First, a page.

What Happened to Russia's Most Famous Orthodox Churches After the Revolution?

After seizing power, the Bolsheviks began to actively fight religion. Several thousand churches were destroyed and the surviving ones were used for various secular purposes, from granaries to sanatoriums.

Originally appeared at: Russia Beyond

St. Basil's Cathedral, 1976

Andrei Solomonov/Sputnik

1. Christ the Savior Cathedral in Moscow

Christ the Savior Cathedral in Moscow, 1903

William H. Rau/Library of Congress

Perhaps the most famous Russian Orthodox churches, which suffered a sad fate. In 1931, it was blown up and the outdoor ‘Moskva’ swimming pool was built in its place.

Christ the Savior Cathedral explosion, 1931

Public domain

In the late 1990s, the temple was restored according to the original design. Now, it is the main cathedral of the Russian Orthodox Church.

What remained after the demolition of the first cathedral? Find out here.

2. St. Basil's Cathedral in Moscow

St. Basil's Cathedral

State Historical Museum

There were rumors that Soviet officials wanted to demolish St. Basil's Cathedral, one of the main symbols of Moscow, too. Allegedly, the Red Square reconstruction project included a highway and the temple would have interfered with its passage.

But, architects, restorers and important cultural figures defended the temple (and, according to legend, Stalin personally did not allow it to be destroyed). The cathedral soon became a historical and architectural museum and is still formally a part of the State Historical Museum.

Check out photos of St. Basil's Cathedral 100 years ago and today.

3. Kazan Cathedral in St. Petersburg

The Cathedral of Our Lady of Kazan (a.k.a. Kazan, or Kazansky Cathedral)

Legion Media

After the 1917 Bolshevik Revolution, the church was handed over to the priests loyal to the Soviet power and liturgical services were allowed to continue in the church.

But, soon, the church was also closed and, in 1932, the Museum of the History of Religion and Atheism was opened there.

A patriotic exhibition in the Kazan Cathedral

Anatoly Garanin/Sputnik

At the beginning of World War II, patriotic exhibitions dedicated to the great commanders of the past were held there. However, the building came under fire and the temple-museum was closed. For many decades, it was slowly restored and, in the 1990s, while the church remained a museum, religious services had already resumed. In 2000, it was fully handed over to the Russian Orthodox Church and, now, it is the main cathedral of St. Petersburg.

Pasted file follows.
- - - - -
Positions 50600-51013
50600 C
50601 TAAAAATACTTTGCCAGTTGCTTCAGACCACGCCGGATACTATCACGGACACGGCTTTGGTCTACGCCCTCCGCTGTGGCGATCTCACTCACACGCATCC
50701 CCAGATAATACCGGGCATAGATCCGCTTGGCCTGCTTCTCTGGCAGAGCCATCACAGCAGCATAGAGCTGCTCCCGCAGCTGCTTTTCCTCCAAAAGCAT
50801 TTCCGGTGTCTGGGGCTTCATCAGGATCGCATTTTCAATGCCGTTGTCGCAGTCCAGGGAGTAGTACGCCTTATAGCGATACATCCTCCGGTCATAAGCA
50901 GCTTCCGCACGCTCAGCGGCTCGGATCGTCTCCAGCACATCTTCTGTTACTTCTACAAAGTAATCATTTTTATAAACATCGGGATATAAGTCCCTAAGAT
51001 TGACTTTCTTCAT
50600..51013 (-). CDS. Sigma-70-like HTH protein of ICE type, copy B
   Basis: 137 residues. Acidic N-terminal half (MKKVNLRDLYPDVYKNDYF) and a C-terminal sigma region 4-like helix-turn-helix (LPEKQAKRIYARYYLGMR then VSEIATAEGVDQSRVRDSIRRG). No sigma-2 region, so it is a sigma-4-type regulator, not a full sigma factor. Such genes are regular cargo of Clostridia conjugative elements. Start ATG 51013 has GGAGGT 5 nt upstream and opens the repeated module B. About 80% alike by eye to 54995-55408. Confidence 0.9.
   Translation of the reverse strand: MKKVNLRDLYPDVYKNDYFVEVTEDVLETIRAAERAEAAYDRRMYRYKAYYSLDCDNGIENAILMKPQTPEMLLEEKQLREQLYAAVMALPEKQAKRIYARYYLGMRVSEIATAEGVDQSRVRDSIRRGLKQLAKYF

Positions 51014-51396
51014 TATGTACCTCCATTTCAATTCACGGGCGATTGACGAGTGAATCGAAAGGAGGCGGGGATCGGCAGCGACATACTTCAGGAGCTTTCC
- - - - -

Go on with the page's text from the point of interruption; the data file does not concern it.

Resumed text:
4. St. Isaac's Cathedral in St. Petersburg

St. Isaac's Cathedral

Legion Media

The Bolsheviks seized all precious items from the cathedral and transferred the building to the parishioners (who had to pay all the utility bills). For a long time, Soviet authorities didn't know what to do with the masterpiece by architect Auguste Montferrand, but, eventually, in 1931, the State Anti-Religious Museum was opened there and the Foucault pendulum was launched inside.

Boris Kudoyarov. Cabbage instead of roses, 1942

Courtesy of ROSPHOTO

During World War II, it was believed that the Nazis didn't bomb the temple, because they were using it as a point of reference for shelling and aviation. Therefore, the church was used as a storage and valuable artifacts from other museums were brought there.

Read more about St. Isaac's Cathedral here.

5. The Church of the Savior on the Blood in St. Petersburg

The Church of the Savior on the Blood

Westend61/Getty Images

First time after the revolution, services were being conducted there. But, in 1930, the church was closed and, for a long time, authorities didn’t know what to do with it. The war paradoxically saved the Neo-Russian style masterpiece from demolition, as Leningrad officials were simply worried about other things.

The Church of the Savior on Spilled Blood during World War II

Public domain

During the Siege of Leningrad, the church was used as a morgue and the bodies of local residents who died of starvation were brought there. But, after the war, the church was assigned to the Small Opera Theater for storage of stage props. Only in the 1970s was the church handed over to museum workers; and, in 1997, after 27 years of restoration, it was reopened to the public.

Read more about the Church of the Savior on the Blood here.

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